first day in Gautemala from Yupitepeque to Jutiapa had brought its
fair deal of nervousness, fear and anxiety which none of us would
like to have repeated and luck, the gods, fate or whatever you want
to call it, was certainly on our side. I am dying to give you just
even a little hint as to what happened that day but I will seriously
risk my position in the group if I attempt to share the gossip without
Miss M’s permission.
The mayor of the town of Puebla Nueva offered his
assistance in the form of a guide that was going to take Miss M
and us over the mountains to a place called Guanagazapa. He had
no horse but because there was going to be so many ups and downs
and rough terrain, it didn’t matter and Miss M ended up walking
with us for most of the time too. Although the pace was slow, we
were all covered in perspiration in jig time. After going for about
4 hours, we arrived in a small village
where our guide knew a family. We stopped for a rest and Miss M
unsaddled us completely. We were given some hydrating gels and Miss
M wouldn’t leave us alone until both Mise and I had sipped
some water down to let the vitamins get through our body quicker.
At this house was also a sweet little girl full of smiles and who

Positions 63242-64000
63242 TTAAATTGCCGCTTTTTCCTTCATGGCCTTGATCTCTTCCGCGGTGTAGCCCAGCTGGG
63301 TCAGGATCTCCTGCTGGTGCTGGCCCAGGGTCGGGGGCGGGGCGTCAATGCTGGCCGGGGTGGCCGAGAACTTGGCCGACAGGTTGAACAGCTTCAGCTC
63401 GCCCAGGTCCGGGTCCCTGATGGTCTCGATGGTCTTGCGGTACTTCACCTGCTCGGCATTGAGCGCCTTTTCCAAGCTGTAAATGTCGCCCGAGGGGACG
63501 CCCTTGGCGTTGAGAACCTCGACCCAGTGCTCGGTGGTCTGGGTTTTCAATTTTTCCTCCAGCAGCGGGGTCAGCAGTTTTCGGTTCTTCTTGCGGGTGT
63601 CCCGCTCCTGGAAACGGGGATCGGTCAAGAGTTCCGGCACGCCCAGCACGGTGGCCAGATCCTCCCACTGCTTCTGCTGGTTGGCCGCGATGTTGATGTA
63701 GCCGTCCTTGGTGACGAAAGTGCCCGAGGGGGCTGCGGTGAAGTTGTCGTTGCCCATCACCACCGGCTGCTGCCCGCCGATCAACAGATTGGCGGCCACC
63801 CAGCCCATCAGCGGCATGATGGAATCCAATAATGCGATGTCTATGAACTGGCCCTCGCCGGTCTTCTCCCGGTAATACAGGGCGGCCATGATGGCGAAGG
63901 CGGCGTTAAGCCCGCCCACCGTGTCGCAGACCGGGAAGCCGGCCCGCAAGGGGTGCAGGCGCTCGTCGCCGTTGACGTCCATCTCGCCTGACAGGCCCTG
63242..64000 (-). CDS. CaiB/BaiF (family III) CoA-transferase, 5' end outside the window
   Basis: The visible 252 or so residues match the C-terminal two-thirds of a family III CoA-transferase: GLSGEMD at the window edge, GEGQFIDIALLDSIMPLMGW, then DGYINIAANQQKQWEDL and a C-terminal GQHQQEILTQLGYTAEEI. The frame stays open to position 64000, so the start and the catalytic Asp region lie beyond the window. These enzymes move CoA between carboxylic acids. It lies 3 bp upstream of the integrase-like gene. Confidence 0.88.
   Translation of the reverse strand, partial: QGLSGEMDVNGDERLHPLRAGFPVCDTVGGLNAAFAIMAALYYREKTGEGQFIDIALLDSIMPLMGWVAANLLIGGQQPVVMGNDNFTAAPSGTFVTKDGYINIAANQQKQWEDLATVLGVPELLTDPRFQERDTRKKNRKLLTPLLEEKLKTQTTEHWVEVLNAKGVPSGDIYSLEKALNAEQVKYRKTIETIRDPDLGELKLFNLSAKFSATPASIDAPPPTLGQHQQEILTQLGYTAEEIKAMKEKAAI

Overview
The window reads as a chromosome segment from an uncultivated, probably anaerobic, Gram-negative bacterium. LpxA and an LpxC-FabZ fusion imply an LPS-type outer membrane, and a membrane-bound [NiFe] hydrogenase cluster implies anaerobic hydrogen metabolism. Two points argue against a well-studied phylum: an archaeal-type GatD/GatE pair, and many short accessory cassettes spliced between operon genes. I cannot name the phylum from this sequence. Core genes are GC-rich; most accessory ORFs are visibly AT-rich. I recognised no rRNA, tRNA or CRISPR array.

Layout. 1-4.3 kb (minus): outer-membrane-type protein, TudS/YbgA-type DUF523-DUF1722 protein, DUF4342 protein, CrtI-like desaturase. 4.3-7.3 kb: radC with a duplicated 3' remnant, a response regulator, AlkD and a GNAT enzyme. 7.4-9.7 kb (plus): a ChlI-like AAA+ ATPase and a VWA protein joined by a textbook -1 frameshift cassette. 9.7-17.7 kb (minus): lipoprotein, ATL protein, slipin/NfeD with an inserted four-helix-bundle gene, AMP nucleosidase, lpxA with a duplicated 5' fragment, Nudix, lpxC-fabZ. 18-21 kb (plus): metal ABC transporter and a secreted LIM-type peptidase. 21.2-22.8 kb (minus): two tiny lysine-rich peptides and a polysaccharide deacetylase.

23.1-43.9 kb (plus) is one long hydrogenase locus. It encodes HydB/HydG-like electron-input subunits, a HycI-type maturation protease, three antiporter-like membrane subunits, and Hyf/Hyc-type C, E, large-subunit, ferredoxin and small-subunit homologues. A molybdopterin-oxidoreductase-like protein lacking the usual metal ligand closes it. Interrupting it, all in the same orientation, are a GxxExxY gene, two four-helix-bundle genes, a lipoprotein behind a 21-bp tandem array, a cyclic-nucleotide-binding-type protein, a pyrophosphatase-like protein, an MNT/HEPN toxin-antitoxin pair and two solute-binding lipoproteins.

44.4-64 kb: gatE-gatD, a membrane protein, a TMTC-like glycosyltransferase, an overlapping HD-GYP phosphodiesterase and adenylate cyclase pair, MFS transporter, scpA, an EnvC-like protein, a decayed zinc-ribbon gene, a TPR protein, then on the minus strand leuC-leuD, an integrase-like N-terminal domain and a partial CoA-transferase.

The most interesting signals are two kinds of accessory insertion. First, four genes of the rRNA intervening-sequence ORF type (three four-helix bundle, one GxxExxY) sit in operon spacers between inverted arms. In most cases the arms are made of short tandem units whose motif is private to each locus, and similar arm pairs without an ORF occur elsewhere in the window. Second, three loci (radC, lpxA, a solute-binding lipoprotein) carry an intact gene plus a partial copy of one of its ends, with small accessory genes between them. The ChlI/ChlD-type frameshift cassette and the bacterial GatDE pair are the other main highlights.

loved Miss M’s riding chaps. The mother put a pretty dress
on the girl and pictures were taken. As a memory, Miss M gave the
little girl a photo of the three of us and also a little Irish Tin
Whistle. Needless to say she was delighted!
We arrived in Guanagazapa in a way that was not planned
at all and although I can’t say too much now, I can just add
that in this world there are just some people you can not rely on….
no matter how decent and friendly they look. But I will leave this
story for another day (yes, I am sure everybody knows by now that
means Miss M will tell what happened in her own time!).
M had a few things to do in a town called Esquintla and by chance
we discovered a very nice place just off the side of the road, about
25km from the town. The whole property was surrounded by high white
walls and this was very important for Miss M as she is always looking
out for the safest place for us, away from the public eye and curious
stares… you never know what can happen when somebody lay their